I also received a notice in the mail from a law firm that claims to help with stuff like this and they had the case number, which was a first for me. Not that this matters, it was just surprising.

 

Sorry for the length, thanks in advance for any insight.

 

Almost forgot, one more issue. It's my understanding that if a creditor sues and then dismisses, the statute of limitations is unaffected. That is, if the date passes after the dismissal and they have not refiled or otherwise reactivated the suit, I would have an SOL defense.

 

Thanks!

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You can log into the ca courts and check on line of any suits filed, then you can watch them for service.

Yes if they dismiss, the sol will carry on as if nothing touched it.

"Lastly, if this does happen, how long after a default judgment can they begin collection proceedings"

Anytime they feel like it.

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That's what I've been doing, but since there is a delay between when a document is filed and when it's listed on the website (there is no online viewing of the actual docs), I'm worried they will claim they served me and file a proof of service and request for default and I will not know until it's too late.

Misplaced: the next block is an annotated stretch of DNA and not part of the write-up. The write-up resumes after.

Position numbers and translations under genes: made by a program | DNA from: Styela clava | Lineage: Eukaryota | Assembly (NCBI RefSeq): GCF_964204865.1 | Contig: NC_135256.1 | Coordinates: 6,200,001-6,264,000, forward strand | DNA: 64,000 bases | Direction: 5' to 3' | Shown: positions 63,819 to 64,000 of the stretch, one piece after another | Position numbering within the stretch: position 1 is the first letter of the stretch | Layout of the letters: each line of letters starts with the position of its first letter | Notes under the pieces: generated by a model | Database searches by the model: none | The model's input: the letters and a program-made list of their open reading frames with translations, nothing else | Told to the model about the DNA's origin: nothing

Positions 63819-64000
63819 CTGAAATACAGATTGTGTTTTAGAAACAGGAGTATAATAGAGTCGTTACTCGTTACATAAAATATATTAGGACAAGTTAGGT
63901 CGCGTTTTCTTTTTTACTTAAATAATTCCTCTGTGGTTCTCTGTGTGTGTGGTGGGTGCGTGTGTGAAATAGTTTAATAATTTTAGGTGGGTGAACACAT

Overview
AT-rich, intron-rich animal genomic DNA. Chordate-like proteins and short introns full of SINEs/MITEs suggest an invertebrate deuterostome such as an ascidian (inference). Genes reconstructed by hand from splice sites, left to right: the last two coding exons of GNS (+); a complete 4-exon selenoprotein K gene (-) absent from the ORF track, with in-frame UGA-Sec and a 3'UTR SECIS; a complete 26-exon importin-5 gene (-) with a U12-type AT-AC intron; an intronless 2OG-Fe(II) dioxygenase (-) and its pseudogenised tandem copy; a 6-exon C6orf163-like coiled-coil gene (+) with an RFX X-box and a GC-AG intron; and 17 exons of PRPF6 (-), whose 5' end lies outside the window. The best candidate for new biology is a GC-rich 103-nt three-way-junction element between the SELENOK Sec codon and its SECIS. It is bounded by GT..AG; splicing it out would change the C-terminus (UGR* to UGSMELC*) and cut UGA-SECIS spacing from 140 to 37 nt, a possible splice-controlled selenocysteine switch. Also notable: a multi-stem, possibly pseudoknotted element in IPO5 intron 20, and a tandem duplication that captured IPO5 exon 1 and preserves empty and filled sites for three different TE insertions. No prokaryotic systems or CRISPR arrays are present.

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If you check once a week you will be fine. If they say you were served, you would have 30 days to answer, it would be on the site when the clerk records it at the time of filing, at the most a day or 2 after.

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Thank you!

 

I guess what I'm worried about is what happened before, which is that I was never served, but a proof of service and a request for default was filed at the same time and the default judgment was granted, all before I knew about it.

 

I'll keep watching.

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The problem is that JDBs rarely file the proof of service of summons and complaint until they try to take your default.

 

The practice varies from County to county but my experience is similar to yours.  A request is filed and the clerk does not enter it right away.  Sometimes, there is a considerable lag between filing and entry.  And, as long as it has not been entered, you can file an answer and the default will be rejected.